Which brings us to the changes in subsidy. Journalism written for that fraction of the population that follows the news closely has always been subsidized. For the last century, newspaper journalism had direct subsidy from advertisement and cross-subsidy from sports fans and coupon clippers who never really cared about the city council or the coup in Madagascar. The packages containing news have been so bundled and cross-funded that we’ve never really known precisely the size of the audience for actual civic-minded reporting, or how much direct fees from that audience would amount to. We do know, however, that the rough answers are “Small” and “Not much,” answers that suggest radical transformation, now that the media environment in which those subsidies flourished is gone.
Agreed. I agree less with his remaining points.
There are many shifts coming, but three big ones are an increase in direct participation; an increase in the leverage of the professionals working alongside the amateurs; and a second great age of patronage.
Participation first. Various self-assembled publics can increasingly engage in acts of journalism on their own. The functions of gathering readers, and providing analysis and opinion, are already moving from professional organizations directly into these overlapping publics, and increasingly, the basic act of reporting — of observing and then relaying — is as well. All of this represents a massive supply-side subsidy to the volume and variety of raw reporting.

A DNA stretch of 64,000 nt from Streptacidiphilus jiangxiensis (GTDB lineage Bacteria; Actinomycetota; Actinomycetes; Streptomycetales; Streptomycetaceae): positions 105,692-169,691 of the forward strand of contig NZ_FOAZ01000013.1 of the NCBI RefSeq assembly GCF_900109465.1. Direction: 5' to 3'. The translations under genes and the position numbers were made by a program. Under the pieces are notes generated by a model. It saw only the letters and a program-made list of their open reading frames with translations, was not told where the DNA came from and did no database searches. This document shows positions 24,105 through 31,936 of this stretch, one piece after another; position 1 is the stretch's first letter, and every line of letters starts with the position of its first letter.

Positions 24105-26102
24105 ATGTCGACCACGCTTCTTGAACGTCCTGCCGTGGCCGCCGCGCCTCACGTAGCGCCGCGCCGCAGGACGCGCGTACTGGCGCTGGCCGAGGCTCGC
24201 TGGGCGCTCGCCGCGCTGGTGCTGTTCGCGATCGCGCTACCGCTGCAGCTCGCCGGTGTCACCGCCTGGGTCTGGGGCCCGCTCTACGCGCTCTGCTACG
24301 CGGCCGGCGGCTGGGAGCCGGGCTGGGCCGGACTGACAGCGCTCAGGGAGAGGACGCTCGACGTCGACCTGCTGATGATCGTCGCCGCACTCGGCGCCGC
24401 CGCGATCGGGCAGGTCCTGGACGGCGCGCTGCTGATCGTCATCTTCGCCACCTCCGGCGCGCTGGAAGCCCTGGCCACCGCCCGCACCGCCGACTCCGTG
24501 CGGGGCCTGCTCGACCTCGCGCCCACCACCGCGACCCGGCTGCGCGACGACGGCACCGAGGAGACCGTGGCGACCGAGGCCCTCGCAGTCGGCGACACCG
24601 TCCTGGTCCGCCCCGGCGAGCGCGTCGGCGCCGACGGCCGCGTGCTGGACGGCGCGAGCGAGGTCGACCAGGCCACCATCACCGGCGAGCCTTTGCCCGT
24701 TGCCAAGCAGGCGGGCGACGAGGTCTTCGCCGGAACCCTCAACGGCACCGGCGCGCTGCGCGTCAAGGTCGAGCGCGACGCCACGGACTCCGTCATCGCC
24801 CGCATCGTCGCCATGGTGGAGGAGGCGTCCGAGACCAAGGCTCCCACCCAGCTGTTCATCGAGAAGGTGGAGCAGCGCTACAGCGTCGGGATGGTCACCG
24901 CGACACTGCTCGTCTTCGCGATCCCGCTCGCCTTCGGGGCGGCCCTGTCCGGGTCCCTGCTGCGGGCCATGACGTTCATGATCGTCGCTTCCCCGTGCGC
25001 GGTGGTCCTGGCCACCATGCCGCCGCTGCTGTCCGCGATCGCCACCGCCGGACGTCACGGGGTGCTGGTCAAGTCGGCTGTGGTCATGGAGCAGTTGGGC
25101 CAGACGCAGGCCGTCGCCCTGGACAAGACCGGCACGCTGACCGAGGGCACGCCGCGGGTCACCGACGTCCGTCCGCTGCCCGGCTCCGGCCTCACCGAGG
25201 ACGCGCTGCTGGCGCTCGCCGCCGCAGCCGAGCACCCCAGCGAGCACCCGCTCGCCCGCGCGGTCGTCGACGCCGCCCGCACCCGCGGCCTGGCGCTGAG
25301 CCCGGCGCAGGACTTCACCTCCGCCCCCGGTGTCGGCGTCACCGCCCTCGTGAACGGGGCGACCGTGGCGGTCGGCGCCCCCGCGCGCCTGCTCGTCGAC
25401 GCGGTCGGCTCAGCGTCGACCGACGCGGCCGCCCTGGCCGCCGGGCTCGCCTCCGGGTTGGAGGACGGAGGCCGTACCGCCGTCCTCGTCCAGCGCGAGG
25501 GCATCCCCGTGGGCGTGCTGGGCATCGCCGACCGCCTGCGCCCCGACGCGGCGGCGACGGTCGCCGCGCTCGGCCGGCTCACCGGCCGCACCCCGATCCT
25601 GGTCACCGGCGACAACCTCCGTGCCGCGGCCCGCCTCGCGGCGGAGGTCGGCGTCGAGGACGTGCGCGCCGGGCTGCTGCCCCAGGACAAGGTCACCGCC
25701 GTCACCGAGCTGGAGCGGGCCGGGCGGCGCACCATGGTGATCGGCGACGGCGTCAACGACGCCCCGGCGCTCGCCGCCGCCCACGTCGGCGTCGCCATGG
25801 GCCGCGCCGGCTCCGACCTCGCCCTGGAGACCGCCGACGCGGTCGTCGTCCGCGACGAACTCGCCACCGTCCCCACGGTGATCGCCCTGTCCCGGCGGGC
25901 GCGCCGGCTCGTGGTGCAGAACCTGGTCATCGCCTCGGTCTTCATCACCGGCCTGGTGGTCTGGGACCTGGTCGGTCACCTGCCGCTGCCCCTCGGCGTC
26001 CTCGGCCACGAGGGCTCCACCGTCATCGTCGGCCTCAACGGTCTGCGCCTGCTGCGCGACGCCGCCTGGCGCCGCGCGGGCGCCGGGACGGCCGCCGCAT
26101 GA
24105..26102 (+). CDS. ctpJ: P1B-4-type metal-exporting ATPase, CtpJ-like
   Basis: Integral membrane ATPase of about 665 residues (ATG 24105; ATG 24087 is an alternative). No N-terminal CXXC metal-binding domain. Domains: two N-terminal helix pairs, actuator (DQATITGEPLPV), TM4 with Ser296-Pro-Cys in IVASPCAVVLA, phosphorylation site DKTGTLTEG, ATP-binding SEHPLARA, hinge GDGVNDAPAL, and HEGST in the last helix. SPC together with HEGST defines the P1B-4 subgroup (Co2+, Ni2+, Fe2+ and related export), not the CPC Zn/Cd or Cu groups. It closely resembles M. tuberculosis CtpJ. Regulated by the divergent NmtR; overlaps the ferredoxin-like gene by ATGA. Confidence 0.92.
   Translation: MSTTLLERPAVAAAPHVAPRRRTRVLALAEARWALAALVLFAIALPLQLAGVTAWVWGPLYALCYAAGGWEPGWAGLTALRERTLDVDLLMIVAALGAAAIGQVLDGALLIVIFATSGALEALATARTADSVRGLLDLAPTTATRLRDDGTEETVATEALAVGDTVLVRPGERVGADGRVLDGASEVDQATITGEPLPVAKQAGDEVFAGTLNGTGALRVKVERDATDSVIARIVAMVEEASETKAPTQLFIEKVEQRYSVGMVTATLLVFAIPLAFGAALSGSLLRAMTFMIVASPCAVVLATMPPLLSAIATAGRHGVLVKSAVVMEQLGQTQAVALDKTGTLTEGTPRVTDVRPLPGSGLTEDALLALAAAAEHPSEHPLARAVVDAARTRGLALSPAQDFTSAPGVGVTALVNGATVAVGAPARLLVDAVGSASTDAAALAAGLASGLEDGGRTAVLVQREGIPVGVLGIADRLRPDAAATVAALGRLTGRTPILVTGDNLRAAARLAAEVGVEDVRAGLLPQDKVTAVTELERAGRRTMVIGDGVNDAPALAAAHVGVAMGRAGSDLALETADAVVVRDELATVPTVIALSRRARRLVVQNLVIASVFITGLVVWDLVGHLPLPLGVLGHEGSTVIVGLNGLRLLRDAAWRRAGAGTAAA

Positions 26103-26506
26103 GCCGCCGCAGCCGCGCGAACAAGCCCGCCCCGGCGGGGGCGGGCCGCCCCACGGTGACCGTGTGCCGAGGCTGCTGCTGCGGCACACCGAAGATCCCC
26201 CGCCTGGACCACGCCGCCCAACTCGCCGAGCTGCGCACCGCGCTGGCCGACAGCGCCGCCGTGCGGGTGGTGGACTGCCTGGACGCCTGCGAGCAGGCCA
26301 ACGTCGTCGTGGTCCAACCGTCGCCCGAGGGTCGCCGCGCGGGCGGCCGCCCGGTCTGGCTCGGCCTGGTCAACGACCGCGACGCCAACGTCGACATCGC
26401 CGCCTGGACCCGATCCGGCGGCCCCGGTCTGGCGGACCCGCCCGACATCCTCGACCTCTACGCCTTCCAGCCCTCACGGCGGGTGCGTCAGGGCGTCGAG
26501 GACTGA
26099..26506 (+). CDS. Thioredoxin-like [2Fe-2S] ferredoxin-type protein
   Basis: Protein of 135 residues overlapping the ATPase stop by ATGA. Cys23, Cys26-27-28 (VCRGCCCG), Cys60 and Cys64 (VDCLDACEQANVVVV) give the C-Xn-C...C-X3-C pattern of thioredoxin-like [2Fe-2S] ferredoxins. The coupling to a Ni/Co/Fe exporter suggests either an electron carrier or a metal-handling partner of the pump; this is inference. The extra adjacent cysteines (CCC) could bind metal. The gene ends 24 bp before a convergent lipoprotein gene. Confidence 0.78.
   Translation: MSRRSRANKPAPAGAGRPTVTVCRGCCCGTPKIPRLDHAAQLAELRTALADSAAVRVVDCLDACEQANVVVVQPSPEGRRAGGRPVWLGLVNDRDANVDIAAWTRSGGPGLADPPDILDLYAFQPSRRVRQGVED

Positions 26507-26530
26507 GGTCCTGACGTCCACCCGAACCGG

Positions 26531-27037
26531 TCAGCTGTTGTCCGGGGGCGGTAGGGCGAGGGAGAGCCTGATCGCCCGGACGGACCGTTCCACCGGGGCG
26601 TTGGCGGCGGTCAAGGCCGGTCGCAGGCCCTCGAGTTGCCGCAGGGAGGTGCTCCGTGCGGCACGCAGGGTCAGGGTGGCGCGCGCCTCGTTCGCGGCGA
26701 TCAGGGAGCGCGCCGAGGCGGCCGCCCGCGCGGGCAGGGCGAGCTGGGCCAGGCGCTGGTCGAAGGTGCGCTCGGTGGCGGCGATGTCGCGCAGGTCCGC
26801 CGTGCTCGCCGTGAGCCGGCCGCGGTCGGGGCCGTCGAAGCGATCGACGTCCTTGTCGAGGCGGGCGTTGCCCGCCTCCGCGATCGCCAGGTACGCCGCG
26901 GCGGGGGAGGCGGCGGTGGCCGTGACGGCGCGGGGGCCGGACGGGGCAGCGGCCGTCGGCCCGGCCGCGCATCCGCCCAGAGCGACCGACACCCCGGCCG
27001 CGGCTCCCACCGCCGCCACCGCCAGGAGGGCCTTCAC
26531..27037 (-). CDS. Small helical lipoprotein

Though we do lots of writing about ourselves, there’s still very little “reporting” going on. Reporters, even when not brilliant themselves, do a great job of asking questions others aren’t asking.
Similarly, William Bastone and his staff at the Smoking Gun have moved from shoe leather to database queries in uncovering news; here the leverage is not professionals and amateurs but professionals and machines. The ability to get out of the “phone call” model of reporting — one paid journalist talking to one source at a time — and to instead bring in everything the internet has taught us about automation, syndication, parallel effort, and decentralization will increasingly characterize successful new models of journalism.
Agreed. This one I’m still chewing on:
Finally, there’s patronage, either of the “one rich person” model, as with Richard Mellon Scaife’s subsidy of conservative journals, or the NPR Fund Drive model, where the small core of highly involved users makes above-market-price donations to provision a universally accessible good run for revenue but not for profit. These models have always existed alongside the for-profit press, but they were always viewed as oddities, their ability to continue to function being regarded more as a kind of perverse outcome than evidence of continued viability.
In an age where the cost of making things public has fallen precipitously, patronage models suddenly look not just viable but eminently reproducible. The leverage to be gotten from motivations other than profit is now growing rather than shrinking; a poorly capitalized journalistic weblog is now likelier to reach a million readers than a well-funded but traditional journalistic outfit is.